Liquid Chromatography

Injection Problems

Q: I am running an isocratic method with a 250 x 4.6 mm, 10 µm particle column at 1 mL/min with a 20% acetonitrile (ACN)/buffer mobile phase. I dissolve my sample in ACN and inject. Normally my compound of interest comes out at 7.7 min. I switched to a 250 x 4.0 mm column, keeping everything else the same, but now I see a distinct hump on the front of the peak. Is this another compound or am I doing something wrong?

A: When you change the diameter of the column, it is a good idea to scale all the volumetric settings in accordance to the change in column cross-sectional area. In your case, this would be (4.0/4.6)2 = 0.756 ≈ 75%. This would mean that if you reduce the flow rate by 25% to 0.75 mL/min I would expect to see the same retention times and same system pressure. You also should save 25% in your mobile phase use (and cost), which probably is worth the change just for the savings.

HPLC Solutions #69: Injection Problems

   In general, this small change in column volume should not affect peak shape. However, there is one red flag in your method – the injection solvent. As a general rule, you can inject up to ≈15% of the peak volume without noticeable band broadening… if you inject in mobile phase. As the injection solvent gets stronger than the mobile phase, you have to be more careful. Because your 100% ACN injection solvent is much stronger than the 20% ACN mobile phase, I suspect that this is the source of your problems.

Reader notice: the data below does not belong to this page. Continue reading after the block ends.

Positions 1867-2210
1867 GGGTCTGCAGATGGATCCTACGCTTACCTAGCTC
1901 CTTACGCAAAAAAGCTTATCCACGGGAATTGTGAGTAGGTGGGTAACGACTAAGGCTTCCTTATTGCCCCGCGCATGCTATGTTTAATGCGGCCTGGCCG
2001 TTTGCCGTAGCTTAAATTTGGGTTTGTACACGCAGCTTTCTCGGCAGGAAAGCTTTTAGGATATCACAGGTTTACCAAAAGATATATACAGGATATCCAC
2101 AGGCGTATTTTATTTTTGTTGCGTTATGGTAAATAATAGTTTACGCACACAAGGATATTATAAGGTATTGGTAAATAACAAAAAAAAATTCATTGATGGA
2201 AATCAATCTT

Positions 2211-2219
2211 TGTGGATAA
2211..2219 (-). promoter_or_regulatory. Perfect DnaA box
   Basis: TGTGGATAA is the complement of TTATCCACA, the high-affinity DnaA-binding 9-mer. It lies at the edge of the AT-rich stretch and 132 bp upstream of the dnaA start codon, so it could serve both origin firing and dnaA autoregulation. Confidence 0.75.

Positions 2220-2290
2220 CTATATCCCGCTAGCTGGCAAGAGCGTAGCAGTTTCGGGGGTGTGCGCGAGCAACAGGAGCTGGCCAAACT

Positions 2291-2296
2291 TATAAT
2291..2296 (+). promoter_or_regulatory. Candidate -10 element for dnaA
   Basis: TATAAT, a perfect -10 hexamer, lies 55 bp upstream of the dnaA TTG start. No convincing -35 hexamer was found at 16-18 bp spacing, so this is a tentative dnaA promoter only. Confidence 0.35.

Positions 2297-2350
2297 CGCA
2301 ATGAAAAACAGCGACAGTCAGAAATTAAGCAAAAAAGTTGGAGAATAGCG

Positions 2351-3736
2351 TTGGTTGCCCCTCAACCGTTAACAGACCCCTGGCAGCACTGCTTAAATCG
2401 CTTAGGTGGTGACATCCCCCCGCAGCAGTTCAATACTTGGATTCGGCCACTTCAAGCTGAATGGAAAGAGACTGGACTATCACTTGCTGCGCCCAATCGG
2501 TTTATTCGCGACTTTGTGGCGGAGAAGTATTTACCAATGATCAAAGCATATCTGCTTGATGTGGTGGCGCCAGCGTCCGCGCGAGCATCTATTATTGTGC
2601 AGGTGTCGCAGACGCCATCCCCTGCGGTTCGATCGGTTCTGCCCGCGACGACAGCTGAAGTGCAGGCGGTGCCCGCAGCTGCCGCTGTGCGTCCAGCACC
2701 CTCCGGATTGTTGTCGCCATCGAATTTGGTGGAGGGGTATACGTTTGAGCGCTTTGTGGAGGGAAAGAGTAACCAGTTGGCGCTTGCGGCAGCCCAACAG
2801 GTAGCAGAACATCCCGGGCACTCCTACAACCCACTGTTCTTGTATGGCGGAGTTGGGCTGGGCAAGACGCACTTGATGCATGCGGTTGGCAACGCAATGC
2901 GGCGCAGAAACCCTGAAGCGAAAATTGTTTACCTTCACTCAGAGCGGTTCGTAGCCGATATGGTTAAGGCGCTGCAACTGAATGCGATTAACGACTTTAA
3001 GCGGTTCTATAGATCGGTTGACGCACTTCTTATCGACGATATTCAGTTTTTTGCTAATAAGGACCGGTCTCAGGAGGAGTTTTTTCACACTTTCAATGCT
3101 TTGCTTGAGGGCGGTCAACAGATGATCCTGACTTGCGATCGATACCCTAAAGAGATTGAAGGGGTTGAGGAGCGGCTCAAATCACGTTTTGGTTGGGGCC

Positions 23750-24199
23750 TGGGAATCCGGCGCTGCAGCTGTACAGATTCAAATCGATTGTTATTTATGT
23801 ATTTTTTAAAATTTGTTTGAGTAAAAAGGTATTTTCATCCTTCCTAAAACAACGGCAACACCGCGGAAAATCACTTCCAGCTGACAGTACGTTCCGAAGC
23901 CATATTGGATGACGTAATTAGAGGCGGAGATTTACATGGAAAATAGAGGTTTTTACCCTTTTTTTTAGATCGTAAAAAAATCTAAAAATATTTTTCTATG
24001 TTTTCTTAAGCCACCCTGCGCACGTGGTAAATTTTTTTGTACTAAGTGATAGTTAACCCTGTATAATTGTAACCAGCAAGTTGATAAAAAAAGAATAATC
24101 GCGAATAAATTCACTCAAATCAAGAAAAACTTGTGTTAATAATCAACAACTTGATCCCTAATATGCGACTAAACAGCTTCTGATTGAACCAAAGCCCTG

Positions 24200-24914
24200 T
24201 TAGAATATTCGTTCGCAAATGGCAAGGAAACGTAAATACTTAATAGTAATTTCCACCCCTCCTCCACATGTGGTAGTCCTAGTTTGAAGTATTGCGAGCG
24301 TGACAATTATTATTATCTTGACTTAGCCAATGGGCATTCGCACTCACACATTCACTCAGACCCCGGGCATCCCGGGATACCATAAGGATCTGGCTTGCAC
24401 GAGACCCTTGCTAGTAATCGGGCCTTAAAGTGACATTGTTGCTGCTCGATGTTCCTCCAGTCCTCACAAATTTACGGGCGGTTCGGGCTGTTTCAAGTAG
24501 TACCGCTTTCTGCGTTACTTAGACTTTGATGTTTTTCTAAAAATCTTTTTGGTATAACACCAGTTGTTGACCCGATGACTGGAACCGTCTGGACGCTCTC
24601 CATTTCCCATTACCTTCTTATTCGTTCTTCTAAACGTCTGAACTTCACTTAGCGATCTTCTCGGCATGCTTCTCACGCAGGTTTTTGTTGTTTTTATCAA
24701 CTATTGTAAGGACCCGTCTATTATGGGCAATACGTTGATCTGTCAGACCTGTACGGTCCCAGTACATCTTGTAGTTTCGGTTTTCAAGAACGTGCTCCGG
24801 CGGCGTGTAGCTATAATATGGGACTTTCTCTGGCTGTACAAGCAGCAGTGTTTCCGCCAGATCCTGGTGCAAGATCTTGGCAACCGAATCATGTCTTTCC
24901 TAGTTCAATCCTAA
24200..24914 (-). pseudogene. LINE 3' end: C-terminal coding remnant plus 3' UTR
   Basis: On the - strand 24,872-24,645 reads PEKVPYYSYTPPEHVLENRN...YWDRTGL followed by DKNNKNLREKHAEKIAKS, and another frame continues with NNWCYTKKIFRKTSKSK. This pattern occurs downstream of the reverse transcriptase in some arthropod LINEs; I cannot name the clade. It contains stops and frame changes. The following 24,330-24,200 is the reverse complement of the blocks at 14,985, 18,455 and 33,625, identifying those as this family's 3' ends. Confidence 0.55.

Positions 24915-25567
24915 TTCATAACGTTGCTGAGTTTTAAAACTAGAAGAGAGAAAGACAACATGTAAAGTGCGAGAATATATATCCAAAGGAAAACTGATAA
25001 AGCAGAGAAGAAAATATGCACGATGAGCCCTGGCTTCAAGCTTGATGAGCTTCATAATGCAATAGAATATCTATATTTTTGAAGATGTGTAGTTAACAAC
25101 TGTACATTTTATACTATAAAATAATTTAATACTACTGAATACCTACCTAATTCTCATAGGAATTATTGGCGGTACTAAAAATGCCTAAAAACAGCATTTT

A quick, back-of-the-envelope estimate of tells me that the peak volume of your peak of interest is about 350 µL, which means that you should be able to inject about 50 µL on the 4.6 mm column if you injected in mobile phase. The 4.0 mm column would reduce this to about 40 µL. To get away with an injection of 100% ACN, I’d expect that you should keep the volume less than 20 µL maximum to keep from having problems.

   So, based on the information you’ve given me, my guess is that you’re injecting in too much of too strong a solvent, and peak splitting is a classic symptom of this problem. Why is it working with the 4.6 mm column? You are probably right on the margin of peak splitting with that column and the small reduction in column volume pushes you over the edge. One easy way to check this would be to make a series of injections at 50, 40, 30, 20, 10, and 5 µL in 100% ACN. If my suspicions are correct, smaller injections will improve peak shape and increase the plate number (i.e., give you a narrower peak). A good practice is to build a factor of two safety margin into the method, so if 40 µL looks OK, inject 20 µL.

This blog article series is produced in collaboration with John Dolan, best known as one of the world’s foremost HPLC troubleshooting authorities. He is also known for his research with Lloyd Snyder, which resulted in more than 100 technical publications and three books. If you have any questions about this article send them to TechTips@sepscience.com

 

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